South Africa 17.5.2018 04:34 pm

Probe starts into R340m SALA investment deal

Financial Sector Conduct Authority logo.

Financial Sector Conduct Authority logo.

The board of the municipal workers pension fund allegedly wasn’t properly constituted, amid further allegations of corruption.

The Financial Service Conduct Authority (FSCA) is investigating allegations of corruption and maladministration in the South African Local Authorities (SALA) deal with an investment management company.

At the centre of the allegations of impropriety is Sampada Private Equity, which some senior managers at the municipal fund claim entered into a questionable deal said to be worth R340 million with SALA in 2015.

The managers, who have requested anonymity, want the deal terminated and the funds returned to SALA – a municipal workers pension fund with about 20 000 members and assets worth R16 billion.

Now, the FSCA says the allegations are being looked into so that they can be interrogated and has also asked the board to prepare an exit report on matters at SALA including the Sampanda investment.

Speaking on the matter in an exclusive interview, FSCA’s head of pensions enforcement and surveillance Corlia Buitendag said: “The authority is aware of the fund’s investment in Sampada Private Equity, which was initiated by the previous trustees of the SALA fund.

“The SALA fund reported its Sampada investment in its annual financial statements. At the time of the financial reporting to the FSCA, we were not aware of the specific allegations relating to the deal …”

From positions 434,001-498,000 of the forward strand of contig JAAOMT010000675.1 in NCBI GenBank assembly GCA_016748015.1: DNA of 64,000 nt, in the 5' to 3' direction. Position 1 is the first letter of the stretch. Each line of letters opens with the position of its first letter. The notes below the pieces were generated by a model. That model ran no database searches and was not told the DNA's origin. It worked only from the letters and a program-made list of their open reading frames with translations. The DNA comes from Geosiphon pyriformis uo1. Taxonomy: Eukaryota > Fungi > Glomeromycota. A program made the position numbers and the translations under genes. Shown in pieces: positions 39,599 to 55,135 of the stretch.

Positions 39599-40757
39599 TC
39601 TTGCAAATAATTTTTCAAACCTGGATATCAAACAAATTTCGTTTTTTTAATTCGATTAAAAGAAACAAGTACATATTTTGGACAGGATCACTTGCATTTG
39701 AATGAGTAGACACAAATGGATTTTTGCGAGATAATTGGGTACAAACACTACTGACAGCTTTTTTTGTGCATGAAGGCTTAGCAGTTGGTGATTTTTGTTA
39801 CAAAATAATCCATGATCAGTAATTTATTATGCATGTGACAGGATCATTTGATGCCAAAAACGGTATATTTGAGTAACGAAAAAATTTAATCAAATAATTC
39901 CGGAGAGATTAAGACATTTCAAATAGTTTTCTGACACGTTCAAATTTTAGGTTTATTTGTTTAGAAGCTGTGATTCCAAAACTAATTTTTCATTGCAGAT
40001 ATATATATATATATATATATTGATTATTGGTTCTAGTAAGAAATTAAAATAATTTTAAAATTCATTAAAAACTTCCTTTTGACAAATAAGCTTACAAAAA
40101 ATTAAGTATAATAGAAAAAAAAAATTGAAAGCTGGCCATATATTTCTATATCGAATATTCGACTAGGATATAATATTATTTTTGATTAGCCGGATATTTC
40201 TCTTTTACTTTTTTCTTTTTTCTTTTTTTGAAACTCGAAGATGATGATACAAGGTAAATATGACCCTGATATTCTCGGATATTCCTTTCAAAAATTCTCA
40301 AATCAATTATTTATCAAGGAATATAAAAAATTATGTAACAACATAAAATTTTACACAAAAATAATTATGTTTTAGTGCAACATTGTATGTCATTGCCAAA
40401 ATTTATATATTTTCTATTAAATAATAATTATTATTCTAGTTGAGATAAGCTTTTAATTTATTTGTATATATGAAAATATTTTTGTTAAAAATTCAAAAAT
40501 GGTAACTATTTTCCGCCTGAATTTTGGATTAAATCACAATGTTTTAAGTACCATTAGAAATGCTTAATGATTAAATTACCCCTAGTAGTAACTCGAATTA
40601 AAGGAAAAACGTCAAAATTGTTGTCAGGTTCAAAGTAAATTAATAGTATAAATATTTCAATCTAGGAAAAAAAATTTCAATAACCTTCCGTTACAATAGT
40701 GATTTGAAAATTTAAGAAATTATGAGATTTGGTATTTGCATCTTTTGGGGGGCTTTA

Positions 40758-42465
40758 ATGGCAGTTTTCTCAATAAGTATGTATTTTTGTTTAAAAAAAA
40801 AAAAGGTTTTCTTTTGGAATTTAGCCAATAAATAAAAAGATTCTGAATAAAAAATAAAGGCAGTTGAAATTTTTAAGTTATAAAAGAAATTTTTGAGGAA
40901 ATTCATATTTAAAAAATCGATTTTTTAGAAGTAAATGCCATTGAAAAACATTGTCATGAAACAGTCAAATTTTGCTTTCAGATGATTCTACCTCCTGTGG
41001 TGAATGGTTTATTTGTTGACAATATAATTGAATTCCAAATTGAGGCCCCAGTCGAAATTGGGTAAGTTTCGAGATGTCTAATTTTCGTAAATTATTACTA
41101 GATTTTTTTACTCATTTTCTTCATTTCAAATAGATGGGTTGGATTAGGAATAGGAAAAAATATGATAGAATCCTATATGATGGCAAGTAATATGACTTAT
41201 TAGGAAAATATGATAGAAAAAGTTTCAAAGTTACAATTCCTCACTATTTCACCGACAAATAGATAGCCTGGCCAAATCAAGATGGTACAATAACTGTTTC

Asked if the said investment deal was under investigation by the FSCA or had been referred to a relevant authority for a further look for possible wrongdoing, Buitendag responded “yes” but she declined to elaborate.

The authority also pointed out that the board which approved the investment deal was “not properly constituted” that is why it had to appoint a section 26 board.

Records indicate that the SALA board led by Bongani Maphanga as executive chairperson was dissolved in late 2016.

“The Registrar of Pension Funds became aware that the board of management of the South African Local Authorities Pension Fund was not properly constituted and used his powers in terms of section 26(2) of the Pension Funds Act, 1956 to replace the improperly constituted board with appointees in terms of section 26(2) of the Pension Funds Act,” explained Buitendag.

The new board, which was a section 26(2) one and chaired by Jan Mahlangu, took over in December 2017.

However, Buitendag said: “The section 26(2) board is in the process of being relieved from their duties as they have completed the elections to constitute a board in terms of the fund’s rules. The new board constituted in terms of the fund’s rules, will take over as soon as the section 26(2) board is relieved. This transition is imminent.”

Contacted for comment this week Sampada Private Equity CEO, Bafedile Mafologele said he was not aware of any investigation by the FSCA.

Previously he has admitted his company entered into an investment deal with SALA, which he said was above board. He, however, would not be drawn to say how much money was involved.

Mafologele said: “The FSCA has not notified us of any investigation. I am certain if that was the case, we would have received a letter from them informing us of the investigation”.

African News Agency (ANA)

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